Steve Sailer writes: I've repeatedly argued here on VDARE.com that Mexico's white elite dumps mestizos and Indians over the U.S. border in order to prevent another brown vs. white race war within Mexico. This view is utterly alien to conventional wisdom about Mexico, which refuses to notice the pervasive skin color and height differences between the rulers and the ruled in Mexico. On July 18, newly-elected President Vicente Fox named his transition team. Fox placed Jorge G. Castañeda in charge of his foreign policy. Here are Castañeda's 1995 views on how open borders prevent another Mexican Revolution.
During the NAFTA debate and at the height of his credibility in the United States, Carlos Salinas argued that failure to ratify the treaty would bring about an economic collapse in Mexico, which in turn would bring about a wave of undocumented immigration to the north. The economic collapse came anyway, but the wave looks more like a steadily rising tide. Were the Clinton Administration, in its obsession with re-election politics, to try to stem that tide, it would threaten the only true deterrent to the proverbial wave: Mexican stability. Any attempt to clamp down on immigration from the south — by sealing the border militarily, by forcing Mexico to deter its citizens from emigrating, or through some federal version of California's Proposition 187 — will make social peace in the barrios and pueblos of Mexico untenable.Others, of course, might argue that the threat of instability is the only thing that will ever bring anything resembling racial justice to Mexico. In either case, let's be honest: as this revelation from the heart of the Mexican Establishment proves, allowing massive Mexican immigration serves to keep Mexico's white power structure entrenched.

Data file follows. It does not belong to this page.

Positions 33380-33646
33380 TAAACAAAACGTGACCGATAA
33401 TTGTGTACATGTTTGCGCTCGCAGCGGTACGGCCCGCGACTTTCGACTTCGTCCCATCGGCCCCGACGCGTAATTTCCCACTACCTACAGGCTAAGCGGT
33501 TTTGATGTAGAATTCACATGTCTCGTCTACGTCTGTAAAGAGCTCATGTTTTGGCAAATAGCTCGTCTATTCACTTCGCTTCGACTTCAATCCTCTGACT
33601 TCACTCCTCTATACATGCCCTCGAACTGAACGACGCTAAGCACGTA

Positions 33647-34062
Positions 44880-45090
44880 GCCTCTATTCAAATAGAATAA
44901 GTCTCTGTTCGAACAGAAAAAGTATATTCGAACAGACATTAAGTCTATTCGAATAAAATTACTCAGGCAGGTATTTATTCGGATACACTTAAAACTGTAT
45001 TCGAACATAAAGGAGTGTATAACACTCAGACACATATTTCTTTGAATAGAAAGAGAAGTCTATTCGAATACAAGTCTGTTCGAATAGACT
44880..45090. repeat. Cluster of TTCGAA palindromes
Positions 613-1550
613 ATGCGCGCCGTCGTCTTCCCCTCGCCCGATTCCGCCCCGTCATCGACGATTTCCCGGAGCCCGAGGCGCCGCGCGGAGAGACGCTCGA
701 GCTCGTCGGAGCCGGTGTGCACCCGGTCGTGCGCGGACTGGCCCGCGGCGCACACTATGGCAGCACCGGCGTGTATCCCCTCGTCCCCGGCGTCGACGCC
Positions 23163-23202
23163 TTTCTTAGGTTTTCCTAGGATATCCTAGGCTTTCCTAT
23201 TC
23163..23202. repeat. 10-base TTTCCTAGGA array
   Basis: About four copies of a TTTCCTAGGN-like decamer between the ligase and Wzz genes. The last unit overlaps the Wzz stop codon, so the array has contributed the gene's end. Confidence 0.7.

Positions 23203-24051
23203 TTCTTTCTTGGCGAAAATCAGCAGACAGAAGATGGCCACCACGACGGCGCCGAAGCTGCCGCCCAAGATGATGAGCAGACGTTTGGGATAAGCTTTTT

The United States has traditionally made the right choice between what it considers two connected evils: Mexican instability and Mexican immigration. It fears both but clearly prefers the latter, knowing that the former would only worsen matters. Indeed, immigration has not been a problem in binational relations but, rather, has been part of the solution to other, graver problems.
Some Americans — undoubtedly more than before — dislike immigration, but there is very little they can do about it, and the consequences of trying to stop immigration would also certainly be more pernicious than any conceivable advantage. The United States should count its blessings: it has dodged instability on its borders since the Mexican Revolution, now nearly a century ago. The warnings from Mexico are loud and clear; this time it might be a good idea to heed them.
"Ferocious Differences" by Jorge G. Castañeda, The Atlantic Monthly, July, 1995.
[Steve Sailer [email him] is founder of the Human Biodiversity Institute and
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